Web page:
MRC/AZ Centre for Lead Discovery (CLD) FAQs
What are the aims of the MRC/AZ Centre for Lead Discovery?
- Give academics access to AstraZeneca’s high throughput screening infrastructure
- Deliver lead molecules for academic drug discovery projects with clinical line of sight
Who will own the IP?
- The academic groups will own all the resulting IP.
- AZ will have the first option to enter a negotiation to license any resulting programmes of relevance to the company’s therapeutic areas of interest.
What therapeutic areas are within scope?
- All areas – this call is NOT limited to areas of interest to AZ
- Exclusion criteria – existing or previous AZ internal or open innovation projects; existing 3rd party arrangements, technical feasibility / tractability that would prevent the adoption of the screen.
What constitutes a fundable project?
- Significant unmet need
- Strong scientific rationale
- Good evidence
- Technical validated
Is the call restricted to applicants with prior/current MRC funding?
- NO. This call follows standard RCUK eligibility criteria and is open to UK-based researchers who can show they will direct the proposed research and be actively engaged in carrying it through.
Is this call a one off or will it be run in future years?
- The MRC collaboration with AstraZeneca will run for an initial period of five years. This call will be run annually throughout this initial five year period.
What are the technical requirements?
- Please see Applicants guidance for a detailed explanation of technical requirements.
- The preferred minimum requirements are (these are guidelines and should be considered as a whole when deciding the quality of your proposed HTS screen)
- Tolerability of assay to DMSO within the range 0.1 -10% v/v.
- Signal to Background ratio ideally >3
- %CV for max activity/DMSO vehicle plates ideally <10%
- Robust Z’ ideally ≥ 0.5
- Assay must be amenable to miniaturisation into 384 or 1536 well plates
- Data from a minimum of 3 independent, 384well plate runs. 96 well plate runs will be accepted but data generated in 384 plates preferred.
- Small scale protein production and /or cell culture achieved. Consideration must be given to whether protein production or cell culture can be scaled up and to what degree to allow an estimate of the size of HTS achievable. Use of an external supplier is acceptable. Any licences required to use assay reagents in a commercial setting should be highlighted.
- Stability of reagents assessed. This should cover storage as well as on bench and in assay stability.
- Identify secondary assays that can confirm any hits from the primary assay
- Identify selectivity assays if required – these will be specific to the target and should focus on related targets that would be detrimental to the therapeutic index of your primary target.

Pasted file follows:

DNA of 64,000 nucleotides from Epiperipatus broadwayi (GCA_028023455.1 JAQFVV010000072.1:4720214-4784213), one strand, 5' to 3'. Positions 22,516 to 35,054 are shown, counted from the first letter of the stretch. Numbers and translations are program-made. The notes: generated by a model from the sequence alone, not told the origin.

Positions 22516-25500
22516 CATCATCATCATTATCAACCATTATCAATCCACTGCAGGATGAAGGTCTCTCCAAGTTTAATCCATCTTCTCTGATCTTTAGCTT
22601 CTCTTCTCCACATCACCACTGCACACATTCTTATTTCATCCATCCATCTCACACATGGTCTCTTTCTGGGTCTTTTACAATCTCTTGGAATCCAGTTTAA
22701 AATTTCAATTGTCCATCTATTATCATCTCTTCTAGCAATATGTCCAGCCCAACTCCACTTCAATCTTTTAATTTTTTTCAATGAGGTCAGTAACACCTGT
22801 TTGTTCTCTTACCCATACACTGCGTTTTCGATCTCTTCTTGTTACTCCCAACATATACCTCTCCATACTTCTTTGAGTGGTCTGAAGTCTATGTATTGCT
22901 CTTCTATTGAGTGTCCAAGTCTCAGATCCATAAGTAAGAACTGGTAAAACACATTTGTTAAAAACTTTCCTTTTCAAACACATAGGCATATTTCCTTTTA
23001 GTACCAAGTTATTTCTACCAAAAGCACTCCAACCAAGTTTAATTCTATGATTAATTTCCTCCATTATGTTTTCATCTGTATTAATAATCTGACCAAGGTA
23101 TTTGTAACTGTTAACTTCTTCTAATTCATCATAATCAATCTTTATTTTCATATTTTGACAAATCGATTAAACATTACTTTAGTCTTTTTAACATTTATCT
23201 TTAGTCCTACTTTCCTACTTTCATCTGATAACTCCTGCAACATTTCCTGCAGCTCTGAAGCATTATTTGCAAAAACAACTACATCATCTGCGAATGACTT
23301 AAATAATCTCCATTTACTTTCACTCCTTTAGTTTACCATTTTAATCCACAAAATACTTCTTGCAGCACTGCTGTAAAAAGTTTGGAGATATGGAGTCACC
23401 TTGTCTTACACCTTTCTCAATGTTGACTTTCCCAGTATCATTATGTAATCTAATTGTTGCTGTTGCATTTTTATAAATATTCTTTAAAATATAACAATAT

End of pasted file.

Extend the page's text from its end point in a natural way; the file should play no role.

If I have a strong scientific rationale for my discovery target, why is it important to have an assay developed?
- The aim of this scheme is to enable academics to access lead discovery infrastructure to deliver lead molecules for academic drug discovery projects, via high throughput screening of a high quality compound library.
- Your HTS campaign will involve the single point testing of up to 2 million compounds. Imagine if you tested a compound twice, on day 1 a compound produced a result of 40% and on day 2 only 20%, if the cut-off for the assay was set at 30%, then on day 1 your compound would be determined as a hit, and on day 2 it would not be selected. This can impact in 2 ways,
- If this compound isn’t active, then on day 1 it has been selected as a false positive, whilst this would ultimately be detected in confirmation studies, if the campaign has a high false positive hit rate, then you may end up with too many hits to run XC50 confirmation assays on.
- If this compound is active, then on day 2 it was not selected, and you end up with a false negative, and its ability to be detected may be lost. This ‘hit’ may have ended up as the best starting point for a lead optimisation programme, but will now never be reported.
What types of assay format are acceptable?
- The NiCoLA-B system can be configured to multiple assay formats and plate readers. The table below summarises the current existing and future detection platforms and HTS reader technologies.
Where will the work be carried out?
- The work will initially be carried out at AstraZeneca’s facilities at Alderley Park, prior to the companies relocation to the Cambridge Biomedical Centre.
What is the application process?
- A single stage Full Application process
- There is NO expression of interest or Outline application stage
What is the decision making process?
- A freedom to operate assessment will be undertaken by AZ prior to the applications being sent out for external Peer Review
- Prioritisation decisions will be made by an independent Panel, made up of representatives from MRC’s DPFS Panel, Research Boards and other experts, AZ will have no input in to this scientific assessment
- Prioritised applications will be assessed by a technical Panel, which will be responsible for feedback on additional work required, allocation of slot at AZ, and any follow-up funding, AZ will be involved again at this stage of the project.
What are the timescales?
- Screens will be scheduled at AZ in the 12 months following agreement of the work plan, timing will be dependent on assay readiness, transfer to AZ CLD, confirmation of reagent stability and assay performance at AZ, and available time on the NiCoLA-B.